In a question and answer session at the LibDem conference, a party members asked Nick Clegg
Q: Only 2% of Britain’s ancient woodlands are left. Shouldn’t the government block High Speed Rail (HS2).
In an admission of ignorance, Clegg announced that he did not know about HS2 and ancient woodland, but he was a “passionate supporter of HS2”.
HS2 will cause direct damage to 21 ancient woodland and pass within 50m of another 27. Ancient woodlands have been continually wooded since 1600: they are irreplaceable.
His answer included references to bold Victorians and then mentioned the need to “rewire the UK.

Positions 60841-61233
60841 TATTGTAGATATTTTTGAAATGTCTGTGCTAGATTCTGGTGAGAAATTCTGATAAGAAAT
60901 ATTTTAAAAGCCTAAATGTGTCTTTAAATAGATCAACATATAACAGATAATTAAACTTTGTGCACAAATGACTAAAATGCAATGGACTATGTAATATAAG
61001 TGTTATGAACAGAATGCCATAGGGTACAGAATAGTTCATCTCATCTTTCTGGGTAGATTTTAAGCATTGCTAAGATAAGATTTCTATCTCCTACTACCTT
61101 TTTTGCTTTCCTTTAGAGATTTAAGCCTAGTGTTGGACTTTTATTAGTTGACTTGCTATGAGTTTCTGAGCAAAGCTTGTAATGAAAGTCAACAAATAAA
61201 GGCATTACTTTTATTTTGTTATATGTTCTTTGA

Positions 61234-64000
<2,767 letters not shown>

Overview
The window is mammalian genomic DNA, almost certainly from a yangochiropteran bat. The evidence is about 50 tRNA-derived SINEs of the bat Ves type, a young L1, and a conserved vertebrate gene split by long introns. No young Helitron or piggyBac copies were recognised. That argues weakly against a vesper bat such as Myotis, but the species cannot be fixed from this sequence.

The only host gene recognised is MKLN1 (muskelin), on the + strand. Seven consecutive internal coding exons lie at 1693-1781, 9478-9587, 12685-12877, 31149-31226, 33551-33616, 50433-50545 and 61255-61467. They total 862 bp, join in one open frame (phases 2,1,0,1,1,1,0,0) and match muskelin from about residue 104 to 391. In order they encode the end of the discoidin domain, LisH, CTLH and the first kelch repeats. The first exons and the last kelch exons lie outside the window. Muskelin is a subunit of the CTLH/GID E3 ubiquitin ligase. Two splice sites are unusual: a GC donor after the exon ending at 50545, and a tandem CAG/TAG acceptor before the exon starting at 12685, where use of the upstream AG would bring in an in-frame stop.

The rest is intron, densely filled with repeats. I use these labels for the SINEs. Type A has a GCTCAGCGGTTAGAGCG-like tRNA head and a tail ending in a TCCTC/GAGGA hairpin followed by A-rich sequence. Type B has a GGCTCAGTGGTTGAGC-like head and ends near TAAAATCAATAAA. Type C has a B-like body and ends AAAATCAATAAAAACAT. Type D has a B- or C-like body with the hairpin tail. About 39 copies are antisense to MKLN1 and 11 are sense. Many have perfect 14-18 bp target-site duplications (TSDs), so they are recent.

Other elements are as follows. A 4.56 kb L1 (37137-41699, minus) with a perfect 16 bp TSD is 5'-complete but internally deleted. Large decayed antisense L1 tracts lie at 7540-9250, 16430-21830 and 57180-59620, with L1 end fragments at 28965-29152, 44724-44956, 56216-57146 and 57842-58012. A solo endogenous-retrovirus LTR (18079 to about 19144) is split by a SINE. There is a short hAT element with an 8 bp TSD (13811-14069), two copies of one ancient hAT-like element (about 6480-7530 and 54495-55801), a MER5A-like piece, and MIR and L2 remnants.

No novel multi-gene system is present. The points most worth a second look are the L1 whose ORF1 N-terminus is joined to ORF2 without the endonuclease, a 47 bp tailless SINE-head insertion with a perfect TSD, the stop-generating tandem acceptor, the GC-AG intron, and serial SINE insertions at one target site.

Maybe Clegg listened to former Conservative Secretary of State for Transport, Justine Greening, too much who talked a lot about Victorians whenever she mentioned HS2. But the Victorians did not do what proponents of HS2 want to do and copy what their ancestors did: the Victorians looked for what was new and exciting and had not been done before. Railways were new when the Victorians were building them but they are centuries old now.
What is new is the wiring that Clegg mentioned in answering the question: if he really wanted to be like the Victorians, Clegg would ditch HS2 and insist the Coalition spent some of the £33 billion HS2 cost on the 21st Century technology of digital infrastructure.
There is no question about the environmental costs of HS2: it’s bad for the 160 wildlife sites that Phase 1 cuts through and bad for ancient woodland.